Reviewed by P.P.O. Kane
The Abecedarium of the Artist’s Death
By Moussa Kone
Verlag für moderne Kunst, 2014
Yes, I know what you are wondering. My best guess is that the word is pronounced ‘ABC-darium’, with the book – which is nicely designed, by the way, kind of like an index file – consisting of drawings of 26 artists and a summary of the various fates, deaths real and metaphorical, that befall them. In our opening drawing, we make the acquaintance of Anna (‘A is for Anna who was struck by her work…’) and we close by saying farewell to Zacharias. You get the picture: the alphabet acts as an organising principle.
At the end Moussa Kone describes her book as a homage to Edward Gorey and it owes most perhaps to The Gashlycrum Tinies (tales of 26 tiny tots’ tragic terminations). Kone’s drawings are beautifully composed and are not without a healthy dollop of black humour (e.g. ‘I is for Ingrid who trusted her friends…’) but for the most part they are quirky and amusing rather than disquieting, as is almost always the case with Gorey. They will raise a wry smile, certainly, but they won’t put you on edge as Gorey’s drawings are wont to do.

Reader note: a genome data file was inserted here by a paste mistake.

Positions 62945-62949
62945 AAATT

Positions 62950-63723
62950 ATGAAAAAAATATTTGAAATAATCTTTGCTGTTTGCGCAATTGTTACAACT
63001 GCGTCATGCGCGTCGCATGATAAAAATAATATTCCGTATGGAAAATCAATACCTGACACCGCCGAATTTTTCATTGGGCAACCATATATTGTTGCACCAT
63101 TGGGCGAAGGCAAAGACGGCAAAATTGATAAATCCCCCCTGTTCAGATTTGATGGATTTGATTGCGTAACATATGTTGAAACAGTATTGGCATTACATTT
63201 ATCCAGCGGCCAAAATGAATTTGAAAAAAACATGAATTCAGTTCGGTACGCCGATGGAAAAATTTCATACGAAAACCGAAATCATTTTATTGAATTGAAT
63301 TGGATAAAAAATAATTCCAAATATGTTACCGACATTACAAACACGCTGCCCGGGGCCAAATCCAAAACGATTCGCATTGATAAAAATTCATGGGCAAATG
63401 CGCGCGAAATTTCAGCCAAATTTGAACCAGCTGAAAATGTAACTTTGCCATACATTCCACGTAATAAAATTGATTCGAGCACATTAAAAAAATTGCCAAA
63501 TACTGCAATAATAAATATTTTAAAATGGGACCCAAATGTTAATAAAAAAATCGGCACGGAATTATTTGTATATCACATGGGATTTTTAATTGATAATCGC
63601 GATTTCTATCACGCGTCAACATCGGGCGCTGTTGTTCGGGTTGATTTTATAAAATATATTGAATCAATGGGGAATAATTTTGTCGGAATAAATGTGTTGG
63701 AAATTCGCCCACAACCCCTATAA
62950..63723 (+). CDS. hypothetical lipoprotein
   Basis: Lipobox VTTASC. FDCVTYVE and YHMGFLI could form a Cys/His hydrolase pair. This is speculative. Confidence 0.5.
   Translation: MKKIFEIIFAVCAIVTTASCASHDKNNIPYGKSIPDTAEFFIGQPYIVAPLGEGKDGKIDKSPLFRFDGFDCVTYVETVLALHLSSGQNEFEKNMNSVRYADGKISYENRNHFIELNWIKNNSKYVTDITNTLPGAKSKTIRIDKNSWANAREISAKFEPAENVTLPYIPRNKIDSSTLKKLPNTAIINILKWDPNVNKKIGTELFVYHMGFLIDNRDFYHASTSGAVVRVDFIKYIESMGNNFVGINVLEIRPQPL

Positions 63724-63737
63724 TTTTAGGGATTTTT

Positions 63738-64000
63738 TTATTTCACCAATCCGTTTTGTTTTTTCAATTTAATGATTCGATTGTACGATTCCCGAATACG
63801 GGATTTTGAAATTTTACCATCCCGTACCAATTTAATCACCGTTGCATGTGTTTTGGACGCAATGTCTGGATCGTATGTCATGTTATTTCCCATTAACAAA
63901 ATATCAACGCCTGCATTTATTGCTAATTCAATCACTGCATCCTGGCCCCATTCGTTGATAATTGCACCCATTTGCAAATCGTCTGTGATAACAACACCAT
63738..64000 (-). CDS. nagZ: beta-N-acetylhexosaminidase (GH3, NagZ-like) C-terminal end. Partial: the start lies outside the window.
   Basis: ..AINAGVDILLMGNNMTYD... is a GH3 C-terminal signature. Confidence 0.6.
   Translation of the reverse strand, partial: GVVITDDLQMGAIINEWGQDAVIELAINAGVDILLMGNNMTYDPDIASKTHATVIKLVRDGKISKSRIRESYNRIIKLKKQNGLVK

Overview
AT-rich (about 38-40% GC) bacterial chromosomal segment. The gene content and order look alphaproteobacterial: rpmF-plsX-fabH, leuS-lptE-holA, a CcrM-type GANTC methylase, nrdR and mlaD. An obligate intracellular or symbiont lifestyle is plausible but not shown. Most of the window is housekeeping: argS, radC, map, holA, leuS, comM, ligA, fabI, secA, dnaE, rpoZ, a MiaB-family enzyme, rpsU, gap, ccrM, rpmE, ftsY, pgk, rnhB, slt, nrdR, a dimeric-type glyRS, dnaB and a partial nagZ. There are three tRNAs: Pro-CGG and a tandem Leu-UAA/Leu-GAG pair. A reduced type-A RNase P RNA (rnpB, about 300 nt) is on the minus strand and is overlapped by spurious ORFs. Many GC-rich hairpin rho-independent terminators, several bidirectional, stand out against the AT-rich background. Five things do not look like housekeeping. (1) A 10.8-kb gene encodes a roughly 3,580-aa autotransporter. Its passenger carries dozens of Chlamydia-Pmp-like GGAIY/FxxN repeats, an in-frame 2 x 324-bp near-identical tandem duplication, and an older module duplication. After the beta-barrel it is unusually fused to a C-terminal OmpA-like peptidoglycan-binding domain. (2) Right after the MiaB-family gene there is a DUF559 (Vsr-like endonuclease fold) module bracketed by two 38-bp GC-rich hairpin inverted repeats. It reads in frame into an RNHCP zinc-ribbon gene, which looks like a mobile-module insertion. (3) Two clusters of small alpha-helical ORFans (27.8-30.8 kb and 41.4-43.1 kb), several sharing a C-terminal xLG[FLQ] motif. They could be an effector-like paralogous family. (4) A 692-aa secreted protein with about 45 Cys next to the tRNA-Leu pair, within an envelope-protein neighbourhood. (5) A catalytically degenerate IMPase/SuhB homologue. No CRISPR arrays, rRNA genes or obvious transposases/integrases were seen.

As a small aside, let me correct a statement made by Alexander Theroux in his otherwise excellent monograph, The Strange Case of Edward Gorey. In his discussion of The Loathsome Couple, a book inspired by Ian Brady and Myra Hindley’s depraved crimes, Theroux states that the Moors Murders occurred in Yorkshire. Not so, I am afraid, as those of us who live in this part of the world know only too well. The bodies of the children killed by Brady and Hindley were buried on Saddleworth Moor, not the Yorkshire Moors. And The Moors Murderers, rotten as they were, were Manchester-made.
Moussa Kone’s website is here.
About the reviewer: P.P.O. Kane lives and works in Manchester, England. He welcomes responses to his reviews and you can reach him at email@example.com He blogs at: